In person, billionaire Mark Cuban stands taller and seems calmer than most TV viewers would guess. That disparity between his reputation and reality helped the Dallas Mavericks owner beat the government in court earlier this month, says his lawyer Tom Melsheimer.
A managing principal in the Dallas office of Fish & Richardson, Melsheimer ranks as the top Texan on a team of six partners and at least four associates that successfully defended Cuban against the U.S. Securities and Exchange Commissions’ civil allegations that he engaged in insider trading.
After deliberating for five hours, a Dallas federal jury on Oct. 16 rejected SEC claims that Cuban acted on confidential information—on which he had promised not to trade—when selling his stake in a Canadian Internet company nine years ago to avoid a $750,000 loss.
SEC spokeswoman Christina D’Amico writes in an email that the agency and its counsel decline comment about the case, beyond a written statement by SEC spokesman John Nester: “We respect the jury’s decision. While the verdict in this particular case is not the one we sought, it will not deter us from bringing and trying cases where we believe defendants have violated the federal securities laws.”
Cuban’s much-photographed disagreements with referees during basketball games have led some TV viewers and web surfers to assume he’s short and excitable, since he’s often pictured standing next to ball players or yelling, hands on his hips and mouth agape.
In light of those widely held impressions, Melsheimer says Cuban underwent extensive preparations for months before appearing at the trial, to ensure his demeanor on the witness stand didn’t send the wrong signals to jurors. Cuban’s lawyers—including Christopher Clark, a partner in the New York office of Latham & Watkins, and Stephen Best, a partner in the Washington, D.C. office of Brown Rudnick—assisted Cuban with those trial preparations.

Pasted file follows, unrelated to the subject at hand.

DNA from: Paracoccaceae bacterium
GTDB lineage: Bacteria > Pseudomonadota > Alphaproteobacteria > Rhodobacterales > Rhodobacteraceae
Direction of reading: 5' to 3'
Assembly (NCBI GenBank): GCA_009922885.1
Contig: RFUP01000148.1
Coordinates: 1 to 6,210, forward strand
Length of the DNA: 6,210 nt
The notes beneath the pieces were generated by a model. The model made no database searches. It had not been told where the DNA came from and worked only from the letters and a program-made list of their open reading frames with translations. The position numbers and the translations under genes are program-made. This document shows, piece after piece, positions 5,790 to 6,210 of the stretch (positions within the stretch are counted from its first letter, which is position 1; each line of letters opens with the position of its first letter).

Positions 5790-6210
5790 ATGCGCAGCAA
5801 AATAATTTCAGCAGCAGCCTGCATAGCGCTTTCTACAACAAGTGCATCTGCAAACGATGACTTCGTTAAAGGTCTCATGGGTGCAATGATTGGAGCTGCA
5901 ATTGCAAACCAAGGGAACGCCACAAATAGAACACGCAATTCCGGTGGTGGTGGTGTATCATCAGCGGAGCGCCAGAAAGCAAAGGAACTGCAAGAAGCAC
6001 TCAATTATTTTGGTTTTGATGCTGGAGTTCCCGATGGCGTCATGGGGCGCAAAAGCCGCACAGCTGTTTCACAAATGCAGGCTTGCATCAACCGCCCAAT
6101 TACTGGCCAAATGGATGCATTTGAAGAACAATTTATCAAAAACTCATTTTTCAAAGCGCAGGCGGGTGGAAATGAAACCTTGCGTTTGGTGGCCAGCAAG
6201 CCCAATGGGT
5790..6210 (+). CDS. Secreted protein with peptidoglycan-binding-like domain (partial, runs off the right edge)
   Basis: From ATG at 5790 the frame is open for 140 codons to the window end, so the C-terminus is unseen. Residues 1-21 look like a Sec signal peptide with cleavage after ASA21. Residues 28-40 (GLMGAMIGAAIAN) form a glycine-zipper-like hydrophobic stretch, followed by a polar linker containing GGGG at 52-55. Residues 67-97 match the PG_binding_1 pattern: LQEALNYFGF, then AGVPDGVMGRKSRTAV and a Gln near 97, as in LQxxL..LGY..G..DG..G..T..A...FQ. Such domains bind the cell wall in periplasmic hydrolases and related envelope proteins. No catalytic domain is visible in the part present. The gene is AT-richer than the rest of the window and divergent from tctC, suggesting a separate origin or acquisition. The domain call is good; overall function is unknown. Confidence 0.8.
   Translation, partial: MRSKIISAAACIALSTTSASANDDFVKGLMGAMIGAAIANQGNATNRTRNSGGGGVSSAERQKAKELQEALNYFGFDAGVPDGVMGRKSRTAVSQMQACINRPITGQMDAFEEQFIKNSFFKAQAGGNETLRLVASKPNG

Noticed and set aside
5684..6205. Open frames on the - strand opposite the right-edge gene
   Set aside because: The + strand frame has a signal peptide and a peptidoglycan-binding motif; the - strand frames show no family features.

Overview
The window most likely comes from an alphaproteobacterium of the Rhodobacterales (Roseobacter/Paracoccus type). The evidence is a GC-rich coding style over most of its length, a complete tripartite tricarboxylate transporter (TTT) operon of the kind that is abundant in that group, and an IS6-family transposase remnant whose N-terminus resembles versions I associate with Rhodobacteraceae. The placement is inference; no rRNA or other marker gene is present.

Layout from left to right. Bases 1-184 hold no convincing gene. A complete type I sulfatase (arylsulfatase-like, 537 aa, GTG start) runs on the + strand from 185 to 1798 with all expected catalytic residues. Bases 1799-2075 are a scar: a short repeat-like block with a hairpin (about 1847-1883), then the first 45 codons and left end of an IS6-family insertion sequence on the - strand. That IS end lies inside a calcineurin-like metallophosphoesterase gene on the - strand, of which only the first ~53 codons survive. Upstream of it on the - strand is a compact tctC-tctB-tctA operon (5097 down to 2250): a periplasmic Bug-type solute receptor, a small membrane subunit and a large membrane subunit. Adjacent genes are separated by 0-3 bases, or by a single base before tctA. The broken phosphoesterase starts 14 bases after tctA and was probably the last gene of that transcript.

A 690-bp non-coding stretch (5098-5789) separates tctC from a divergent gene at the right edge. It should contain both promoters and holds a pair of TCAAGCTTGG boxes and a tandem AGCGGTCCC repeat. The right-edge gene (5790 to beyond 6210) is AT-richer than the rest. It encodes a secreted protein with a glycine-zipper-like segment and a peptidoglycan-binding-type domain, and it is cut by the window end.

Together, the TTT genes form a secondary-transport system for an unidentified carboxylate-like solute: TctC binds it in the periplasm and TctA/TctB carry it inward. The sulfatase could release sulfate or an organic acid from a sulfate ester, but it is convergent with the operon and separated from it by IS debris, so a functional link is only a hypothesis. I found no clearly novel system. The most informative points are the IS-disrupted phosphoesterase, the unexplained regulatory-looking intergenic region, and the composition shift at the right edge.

But Cuban, who also owns the high-definition television network HDNet and the Landmark Theatre chain, never balked, say Melsheimer and Best.
“We all took turns cross-examining Mark. We were harder on him than the government lawyers were at trial. Mark took the time. He made himself available and subjected himself to that,” Best says.
Cuban “wanted to spend as much time as he could” preparing, “because he knew that he was going to be the most important witness,” Melsheimer says.
Early on, Cuban understood that “[t]here was a way of answering questions in court that was different than the way he would answer them in an interview or with a Mavericks fan,” Melsheimer says.
As the trial unfolded, Melsheimer says, Cuban “was really our secret weapon” as a calm, not excitable, witness. As the plaintiffs in the civil suit, the SEC lawyers presented their case first at the trial and questioned Cuban “extensively about his motivation for selling” shares of Mamma.com.
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